Honolulu Star-Bulletin from Honolulu, Hawaii on September 3, 1939 · 1
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Honolulu Star-Bulletin from Honolulu, Hawaii · 1

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Honolulu, Hawaii
Issue Date:
Sunday, September 3, 1939
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1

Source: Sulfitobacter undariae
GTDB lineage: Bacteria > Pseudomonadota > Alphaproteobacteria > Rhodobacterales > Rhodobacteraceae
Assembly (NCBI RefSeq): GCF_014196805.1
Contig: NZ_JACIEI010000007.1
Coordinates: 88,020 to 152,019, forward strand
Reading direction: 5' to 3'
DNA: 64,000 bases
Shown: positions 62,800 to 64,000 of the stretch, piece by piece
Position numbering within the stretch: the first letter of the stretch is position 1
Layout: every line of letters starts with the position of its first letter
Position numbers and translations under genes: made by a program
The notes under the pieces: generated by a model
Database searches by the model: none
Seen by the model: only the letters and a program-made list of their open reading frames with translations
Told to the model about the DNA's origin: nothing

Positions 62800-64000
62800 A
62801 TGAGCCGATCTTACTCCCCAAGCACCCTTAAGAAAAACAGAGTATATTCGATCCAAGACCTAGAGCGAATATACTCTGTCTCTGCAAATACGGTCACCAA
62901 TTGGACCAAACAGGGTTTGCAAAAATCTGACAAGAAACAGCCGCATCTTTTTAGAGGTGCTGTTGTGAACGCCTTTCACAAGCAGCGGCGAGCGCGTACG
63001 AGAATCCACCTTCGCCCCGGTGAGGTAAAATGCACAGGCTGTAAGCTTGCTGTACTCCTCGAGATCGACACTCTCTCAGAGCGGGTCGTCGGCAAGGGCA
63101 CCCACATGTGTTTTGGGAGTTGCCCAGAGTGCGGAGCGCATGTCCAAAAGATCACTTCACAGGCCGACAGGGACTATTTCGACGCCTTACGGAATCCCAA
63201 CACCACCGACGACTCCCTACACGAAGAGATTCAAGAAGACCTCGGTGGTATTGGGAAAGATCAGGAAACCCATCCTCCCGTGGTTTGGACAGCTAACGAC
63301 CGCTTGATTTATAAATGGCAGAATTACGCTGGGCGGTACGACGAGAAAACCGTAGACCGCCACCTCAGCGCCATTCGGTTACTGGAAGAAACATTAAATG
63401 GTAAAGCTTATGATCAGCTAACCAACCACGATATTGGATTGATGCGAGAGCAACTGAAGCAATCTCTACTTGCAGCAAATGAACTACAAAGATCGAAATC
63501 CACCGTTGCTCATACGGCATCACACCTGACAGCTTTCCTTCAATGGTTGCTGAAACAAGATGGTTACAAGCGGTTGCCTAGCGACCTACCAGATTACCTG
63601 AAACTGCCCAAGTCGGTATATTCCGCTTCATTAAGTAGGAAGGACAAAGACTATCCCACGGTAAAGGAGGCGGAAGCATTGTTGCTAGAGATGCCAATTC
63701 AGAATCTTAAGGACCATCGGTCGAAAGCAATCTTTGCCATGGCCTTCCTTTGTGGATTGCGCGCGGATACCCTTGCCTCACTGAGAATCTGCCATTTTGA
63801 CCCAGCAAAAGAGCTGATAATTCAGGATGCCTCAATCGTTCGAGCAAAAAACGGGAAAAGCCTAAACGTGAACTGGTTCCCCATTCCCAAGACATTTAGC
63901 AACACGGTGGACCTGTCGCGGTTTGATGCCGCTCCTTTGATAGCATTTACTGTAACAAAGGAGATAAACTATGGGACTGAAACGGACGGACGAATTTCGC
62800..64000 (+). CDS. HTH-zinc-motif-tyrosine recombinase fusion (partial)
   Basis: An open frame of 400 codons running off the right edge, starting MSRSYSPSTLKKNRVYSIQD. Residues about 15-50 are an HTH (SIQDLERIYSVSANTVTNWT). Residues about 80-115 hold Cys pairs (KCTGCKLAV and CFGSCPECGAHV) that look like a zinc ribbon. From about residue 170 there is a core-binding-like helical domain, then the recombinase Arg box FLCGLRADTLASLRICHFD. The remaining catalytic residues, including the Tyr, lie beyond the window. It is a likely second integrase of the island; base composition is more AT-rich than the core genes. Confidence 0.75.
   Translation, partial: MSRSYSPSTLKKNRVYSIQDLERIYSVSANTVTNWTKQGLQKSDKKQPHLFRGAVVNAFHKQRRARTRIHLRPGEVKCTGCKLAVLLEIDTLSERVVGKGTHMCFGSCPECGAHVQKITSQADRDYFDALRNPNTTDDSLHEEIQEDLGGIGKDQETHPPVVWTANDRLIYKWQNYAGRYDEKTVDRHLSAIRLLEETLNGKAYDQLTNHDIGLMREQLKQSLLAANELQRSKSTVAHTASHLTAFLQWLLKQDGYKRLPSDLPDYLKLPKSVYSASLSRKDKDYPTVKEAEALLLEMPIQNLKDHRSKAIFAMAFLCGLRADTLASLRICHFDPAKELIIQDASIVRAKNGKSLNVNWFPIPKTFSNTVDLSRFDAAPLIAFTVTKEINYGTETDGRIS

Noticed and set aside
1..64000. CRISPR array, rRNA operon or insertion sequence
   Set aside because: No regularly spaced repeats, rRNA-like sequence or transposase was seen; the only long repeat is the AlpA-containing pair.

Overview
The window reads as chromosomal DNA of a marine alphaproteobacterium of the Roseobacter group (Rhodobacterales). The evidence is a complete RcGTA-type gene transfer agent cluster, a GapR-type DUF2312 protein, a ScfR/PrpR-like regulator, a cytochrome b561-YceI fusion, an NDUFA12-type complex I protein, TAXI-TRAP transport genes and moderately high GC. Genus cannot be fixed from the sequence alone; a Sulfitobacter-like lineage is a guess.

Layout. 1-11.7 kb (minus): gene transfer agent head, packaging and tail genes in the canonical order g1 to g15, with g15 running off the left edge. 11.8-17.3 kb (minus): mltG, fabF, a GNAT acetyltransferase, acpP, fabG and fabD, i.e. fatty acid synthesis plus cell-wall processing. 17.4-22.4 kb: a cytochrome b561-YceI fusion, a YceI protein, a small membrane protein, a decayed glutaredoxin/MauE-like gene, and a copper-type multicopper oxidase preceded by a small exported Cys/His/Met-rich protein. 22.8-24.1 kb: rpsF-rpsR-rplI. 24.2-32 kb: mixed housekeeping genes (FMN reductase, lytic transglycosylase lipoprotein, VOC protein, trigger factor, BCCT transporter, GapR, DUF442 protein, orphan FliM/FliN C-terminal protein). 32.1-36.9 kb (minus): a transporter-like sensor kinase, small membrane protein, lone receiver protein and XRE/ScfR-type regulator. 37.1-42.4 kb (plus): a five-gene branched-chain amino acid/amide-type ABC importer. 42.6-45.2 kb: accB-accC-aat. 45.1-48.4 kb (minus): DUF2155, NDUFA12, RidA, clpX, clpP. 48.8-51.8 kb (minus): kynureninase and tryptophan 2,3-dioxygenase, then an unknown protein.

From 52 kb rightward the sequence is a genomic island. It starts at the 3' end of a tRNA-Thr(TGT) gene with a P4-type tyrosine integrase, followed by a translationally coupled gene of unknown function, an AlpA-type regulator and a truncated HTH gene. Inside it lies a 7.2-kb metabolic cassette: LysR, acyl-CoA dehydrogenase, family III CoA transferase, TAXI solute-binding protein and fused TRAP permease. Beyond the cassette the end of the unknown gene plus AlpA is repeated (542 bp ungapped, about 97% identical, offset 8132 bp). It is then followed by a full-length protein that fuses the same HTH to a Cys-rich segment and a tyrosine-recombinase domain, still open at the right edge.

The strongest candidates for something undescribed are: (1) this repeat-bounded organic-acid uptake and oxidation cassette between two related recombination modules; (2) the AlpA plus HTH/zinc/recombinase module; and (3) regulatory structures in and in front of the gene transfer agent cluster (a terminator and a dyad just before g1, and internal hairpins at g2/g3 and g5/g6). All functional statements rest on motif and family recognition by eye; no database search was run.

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A O? A MAIl SCMtOULf m mail Ctt . f . ? t r c . 0i . c- t Per O ; c . n -wi CV M.I... S (e.I- , mir. feet 1 1 Jln Hi II M U ! vh I 1 1 I ! I 1 1 I 'I I I M ( -v AT n n ri 'Ann3 hwrxttcvi nn? Li uuLlLlu .51 U UUL! ABLSTKIiDAM, Monday, Sept. 4. (U.R) At midnight GMT (1:30 p. m. today IIST) large numbers of airplanes of unknown nationality were heard flying over outskirts of Holland's three northeastern provinces. The planes were flying at an estimated height of 6,000 feet, moving from the northwest to east southeast. They apparently belonged to a tremendous airforce moving along the Dutch frontier en route to a gigantic attack. The planes were flying directly toward Bremen and Berlin. Bremen Reporte; NEW YORK, Sept. 3. m A broadcast from a French radio station today said the German liner Bremen, pride of the nazi luxury hips, had been seized on the high teas a? it was en route to Germany from New York, The liner presumably was escorted to a British port under guard. After being held here several days by United States authorities during a search for contraband arms. By WITT HANCOCK MOSCOW, Sept. 3. tr Russia expects to remain neutral in the present conflict, said sources close to the soviet today. It was stronply hinted that in no rase would the soviet army join Germany's forces. These sources said the soviet expected to lend economic aid to both sides and it was pointed out that the United States aided both sides in the Sino-Japanese war. The same situation occurred in the . WARSAW, Sept. 3. (Pi Polish crowds were wildly enthusiastic today as they received news of the British and French declaration of war against Germany. War demonstrations continued tonight. . There were repeated radio warnings against possible air attacks and it was necessary to clear the streets of singing, cheering crowds. Men and women gathered even sround neutral embassies, including that of the United States, where the crowds chanted: "T,ong live the United States." Flowers deluged the British military attache's automobile as it passed through the streets. A government communique today said yesterday's bombings destroyed the town hall and the Bank of Poland building at Pictkko and partially destroyed a railroad station at Kalisz. It was announced that more than iombs lnJrecEi WARSAW, Sept. 3. (U.R) The village of Wielun, close to the border district near Czestochowa, was practically burned out today by a deluge of incendiary bombs, Polish " sources reported. The Poles also said that 37 German planes had been shot down. Incendiary bombs were said fo have destroyed a hospital at Velunje, killing 30 persons including five children. The Polish commapd announced that in a counterattack on east Boy Hurt in Kailua Auto Accident Dies Robert Cross, 16. of 2427 Prince Edward St., who was injured in an automobile accident on the Kameha-meha highway at Kailua at 10:30 Saturday night, died at 3:10 this afternoon in a Honolulu hospital. He entered the hospital at 12:05 this morning. He was the son of Contractor and Mrs. William Cross. An inquest is scheduled tc be held Monday morning. Provide More Ships WASHINGTON, Sept. 3. (JP) The U. S. maritime commission announced it was assigning additional ships today to expedite the return oi Americans from Europe. it.,,-,, h n SeSze the vessel sailed August 30 without passengers but with large quantities of food and supplies. The German government filed a bitter protest against holding the Bremen. Report Is Denied LONDON. Sept. 3. The British admiralty denied today that the fast German liner Bremen had been captured by British naval vessels. Spanish civil war, it was asserted. Terms of new loan credits arranged by Germany for Russia were believed to have been the determining factor in the economic aid to be given Germany by the soviet government. Russia, nevertheless, was believed to be taking precautionary measures, including the requisitioning of all foodstuffs. There was no mobilization, but it was disclosed a number of reserves were ordered to register immediately in case they were needed. 200 Poles were killed and 23 houses destroyed by bombing at Bydgoscz Friday and Saturday. A general amnesty was decreed for all crimes today, if they were committed prior to August 31. provided the offenders were mobilized. President Ignace Moscicki decreed establishment of a war budget, increasing taxes and suspending bank transfers for a week. He also decreed introduction of military tribunals. A general staff communique said the Germans had lost 37 warplanes in the first two days of the war and Poland 12. The communique said 30 persons were killed, including five children, and 58 injured in the bombardment of Lublin. Other towns bombed Saturday were Krakow, Bydgoscz, Radom, Torun. Rzeszow, Poznan, Brest Litovsk and Warsaw airport Wase Prussian German forces their troops had entered Deutscheylau, possibly in an effort to move in behind German troops which had advanced to the Osa river, just south of the junction of the east Prussian border and tho Vistula river. The two armies were fencing along the frontiers, jockeying for strategic position. Reports indicated that with the exception cf Silesia nothing resembling a full dress battle is being fought. American Families Fleeing Germany BERLIN. Sept. 3. 0J.R) Special cars carrying the 51 wives and children of United Slate officials and 15 private Americans desiring to leave Germany reached Denmark this morning, it was announced. German Club At Shanghai Attacked SHANGHAI. Sept. 3. 0JJ9 The German consulate general notified municipal police today that approximately a score of British soldiers had raided the German tennis club in mid-Shanghai, and had wrecked furniture in the building. Police stationed a guard over the grounds. Di) HONOLULU, TERRITORY OF HAWAII, U. ! FRANCO IN APPEAL tJURGOS, Spain. Sept 3. (JPi Gen. Francisco Franco broadcast an appeal to the involved nations today to localize the German-Polish war. "I address myself to the nations in whose hands lies the responsibility for a catastrophe without antecedent in history," said the ruler of Spain. "I make this appeal so they will avoid suffering and tragedy which we Spaniards suffered, notwithstanding the limitation on employment of means of destruction horrors which will be a hundred times worse in a new war." KENT IN WAR JOB LONDON, Sept. 3. P) The British admiralty announced today that the Duke of Kent, youngest brother of King George, had taken a war appointment. The nature of the post was not disclosed. War restrictions to conserve Britain's financial resources will be effective Monday. Importation of luxuries will be banned to conserve exchange for war purposes. Gasoline rationing will be effective September 16. The Swiss legation took charge of German interests in England today. The United States embassy is caring for British Interests in Germany. GORT BRITISH COMMANDER LONDON, Sept. 3. (JP) King George approved appointment today of Lord Gort as commander in chief of the British field forces and of Maj. Gen. Edmund Ironside as chief of the defense staff. Sir Walter Kirke was named commander in chief of the home forces. POLES FLOOD VALLEY BERLIN, Sept. 3. (JP DNB news agency announced tonight that Poles had pierced the Vistula river dykes in the region of Tscew near Danzig, flooding the lowlands of the Vistula valley. Poles destroyed the Liessau bridgehead and two large Vistula river bridges near Tzcew. JAPAN NEUTRAL NEW YORK. Sept. 3. (.T Mutual Broadcasting Co. announced today that it had intercepted a British announcement that Japan had guaranteed its neutrality in the European war. OFFICIALLY NEUTRAL AMSTERDAM, Sept. 3. (V) Denmark and the Netherlands of-cially declared their neutrality today. Switzerland announced it taking steps to preserve its neutrality. INTERVENTION ASKED MOSCOW, Sept 3. (JP Unofficial reports here today said the Polish ambassador had notified the soviet of "Germany's aggression against Poland'' and asked Russia's intentions. CABINET SESSION WASHINGTON, Sept. 3. (JP The White House announced today that special meeting of the cabinet would be held tomorrow at 2 p. m. BIDDLE HOME BOMBED WARSAW, Sept 3. (JP) German planes bombed the villa of United States Ambassador Anthony J. Drexel Biddle Jr. today. The ambassador and members of his household were absent. Polish officials asserted that in-cendairy bombs killed three persons, injured 10 and destroyed six houses. A Polish radio station warned that German planes had dropped a poisonous chemical over Wiina. The chemical "looks something like candy," the radio broadcast said. WARSAW BOMBED MOSC OW. Sept 3. LlV-An official soiiet broadcast reported today that German warplanes had bombed Warsaw ri?ht times during the course of the day. COUNTER ATTACK PARIS, Sept 3. (JPi Transcontinental Press reported today that the Central Warsaw radio announced the Polish cavalry had launched a counteroffensive against the invading German troops. 21 PLANES LOST BERLIN, Sept 5. (JP The nail government announced today Germany had lost a total of 21 mil-Turn to Taje 2, Column 8 n n La J J Li Ac?, NEW YORK, Sept. 3. () The National Broadcasting Cos London representative said tonight that the British Merchantman Athenia, with 1,400 passengers aboard, had been torpedoed 200 miles west of the Hebrides Islands. The Athenia, a twin screw vessel, 2S,11S tons, owned by Donaldson Atlantic Line, Ltd., is 526 feet overall and is registered at Glasgow. It was reported the ship had sunk. r . n ri o j Li LONDON, Sept. 3. (JP) The British admiralty said in a communique today that the "royal navy is fully mobilized and at war stations in full strength, supplemented by a number of fully commissioned, armed merchant ships as auxiliary cruisers." "The admiralty, profiting from past experience, already has taken certain measures which were only slowly devel oped during the last war, "Among these is remtroduction or the convoy system for merchant shipping to assist the merchant navy in its vital duty of insuring overseas traffic of the British commonwealth and allies." Later it was explained that a "friendly craft had been sighted off the south coast. Despite the fact that the French and British declaration of war on Germany means 12,000.000 men under arms and may mean the most widespread destruction and death in all history, the British public took the news today with apparent calm. The declaration should mean billions of dollars to feed the guns and preparation for war alone cost an estimated billion and a half dollars daily, but the streets of London saw small groups strolling about laughing and joking. The only difference from peacetime was that many carried gas masks and army trucks sped troops and equipment through the streets. Shortly after Premier Neville Chamberlain's broadcast an air raid warning was sounded. Crowds took to shelter and the streets were deserted for half an hour. MBto To BERLIN, Sept 3. (JP Chancellor Hitler started for the eastern front tonight to join his soldiers. He left the chancellery at 10 p. m his limousine traversing darkened streets through almost silent crowds. The departure climaxed a day in which Hitler replied to the British ultimatum, addressed an appeal to Germany to justify his course by rallying to the nation and addressed separate messages to the eastern and western armies. He told the troops on the western frontiers: "If you do your duty, the battle in the east will be victoriously concluded in a few weeks and then the entire strength of our 90,000,000 stands behind you." He described the westerners on duty as guarding "unshakeably as a wall of steel and iron the I order of the reich against every attack. The message to the eastern army praised two days achievements "on which all Germany looks with pride . . . I know you will do your utmost to grind down and crush the enemy." Shell Schomberg BERLIN, Sept 3. (.V-The German army reported that a heavy Polish artillery bombardment, unabated since Friday, had inflicted considerable damage on densely populated Schomberg1, a workers' town on the Silesian frontier. S. A., SUNDAY, SEPTEMBER 3, 1939 i i Li zz- n said the communique A rosos PARIS, Sept. 3. (JP Premier Edouard Daladier in a broadcast to the nation today said "responsibility for the present crisis rests entirely on the shoulders of the Hijler government." "We were hoping for peace still this morning." the premier told the French, "and did everything to keep the peace. , "Germany refused every one of our entreaties. "We appealed to every man whose heart was in favor of peace. "We worked without cease in favor of peace and it is now with a kind of tenderness, even, that our soldiers are goin to the front to accomplish their sacred duty. "The cause of France is the cause of peace and we will be victorious. "On this sacred ground of France, Liberty finds one of its last refuges. "Vive la France!" The premier added: "We have been the victims of the most brutal and sinister kind of invasion . . . responsiDinty ior bloodshed rests entirely upon ler's government "The future of peace was in ler's hands. "He chose war." Hit-Hit- Freneh Prepare PARIS. Sept. 3. (JP Huge posters announced today that the "popula- j tion is invited not to waste watir and to keep in the homes a suffi- cient supply for at least 43 hours." i Paris subway service was curtailed and buses were virtually . eliminated. Forty Parisian postoffices were closed as employes were mobilized. The ministry of national economy warned acainst profiteering. Signs designating bomb shelters and the number of persons that could be accommodated in them were posted in almost every street. Many foreigners were enlisting in th French foreign legion. Death for pillaging was decreed as many homes were vacated whn the fathers of families went to the front and mothers and children went to the country. War Proclaimed PARIS, Sept. 3. (JP) The French government late tonight issued a proclamation asserting in effect that a state of war existed between France and Germany. The French foreign ministry said in a communique that French Ambassador Robert Coulondre called on Joachim von Ribbf;ntrop, the nazi foreign minister, at 12:30 p. m. today and asked whether von Rib-bentrop "was in a position to give a satii-;'iK-'' ry reply to the corn-Turn to Page 2, Column 8 aw !! y w 5"' 4 v f - fr ' -V It ' I M Churchill f Eden n hi n n n r, m n Up E den Enter bluet LONDON. Sept. 3. tpy Winston Churchill, wartime first lord of the admiralty, was inducted into the present war cabinet today again as first lord of the admiralty. Capt. Anthony Eden, who once quit the British cabinet in disagreement over the appeasement policies of Prime Minister Neville Chamberlain, was also back in the cabinet. The debonair direct action-ist was not in the socalled war cabinet but was given the post of secretary of the dominions, but he was accorded special access to the inner war cabinet itself. A general realignment cf the British cabinet was announced to bring it to war time efficiency. Capt Eden succeeds Thomas In-skip who becomes chancellor succeeding Lord Maugham, who retires. Sir Samuel Hoare, secretary of state for hnme affairs, swapped posts with Sir John Anderson, lord privy seal. Lord Stanhope, minister for home security, became president of the council succeeding Viscount Runci-man, who retires. Lord Hankey became minister without portfolion. These changes in the cabinet were in addition to the appointment cf Winston Churchill as first lord of th eadmiralty, a post he held during the World war. FDR Summons Cabinet For Special Session WASHINGTON, Sept 3. fJP-President Koose vc It today summoned a $perial cabinet session for tomorrow afternoon. Meanwhile White Hou.e Secretary Stephen Early disclosed the state and justice departments were preparing a neutrality proclamation for issuance after President Roosevelt Is formally notified that a state of war exists In Europe. The president was awakened at 3:45 a. m, then retired acain at 6:30 a. m. after hearing the war announcement ', American household tumiture ie ; becomins popular ia Liberia. Ga 4 0 n TT)(nr( WASHINGTON, Sept. 3. (AP)-American neutrality in the European war was pledged today by President Franklin D. Roosevelt. "So long as it remains in my power to prevent it, there will be no blackout of peace in the United States' asserted the chief executive in a radio address to the nation tonight. He asserted that it was impossible to predict the future but added, nevertheless, that "this nation will remain a neutral nation." Mr. Roosevelt said he could not "ask that every American remain neutral in thought as well. "Even a neutral has the right to take account of facts," said the president. "Even a neutral can not be asked to close his mind or conscience. HAS SEEN AND HATES WAR "I have said not once but many times that I have seen war and 1 hate war. "I say that again and again." The president asserted that a proclamation of American neutrality is being prepared and added this would be done in any case in accordance with international law. He said this would be followed by another required by the existing neutrality act. He did not disclose when cither would !k issued. Mr. Roosevelt expressed the hope that "in days to come our neutrality can be made a true neutrality. "When peace has been broken anywhere, the peace of all countries is in danger he continued. "Passionately though we may desire detachment, we arc forced to realize that every word that comes through the air, every ship that sails the sea, every battle fought, does affect America. "Let no man or woman thoughtlessly or falsely talk of America as sending armies to European fields. . . . MUST THINK THINGS THROUGH "It is of the utmost importance that the people of this country, with the best information in the world, think things through. "The influence of America should be toward a constant seeking for humanity of a final peace which will eliminate, so far as it is possible to do so, the continued use of force between nations. ... "No American has a moral right to profiteer at the expense of either his fellow citizens or men, women and children who arc living and dying in the midst of the war in Europe. . . . "Let me make the simple plea that partisanship and selfishness be adjourned and that national unity be the thought that underlies all others." u e w LONDON, Sept. 3. (P) France and Great Uritain fluntr themselves into war against Germany today, but the veil of censorship hid war operations of the democratic allies whose representatives said they were engaged in war with the nazi government to protect Poland. Rulers of all the countries involved claimed right was on their side and prayed for God to aslt them. Bombs splashed flame in Poland including a German war plane attack on the Warsaw villa cf Anthony Drexel r.irlnMi. the American ambassador and German and Polish armies hurled themivlvcs at each iWr PRICE FIVE CENTS u u ii Vis? Li U Turn to Taje 3, Ci?T.n I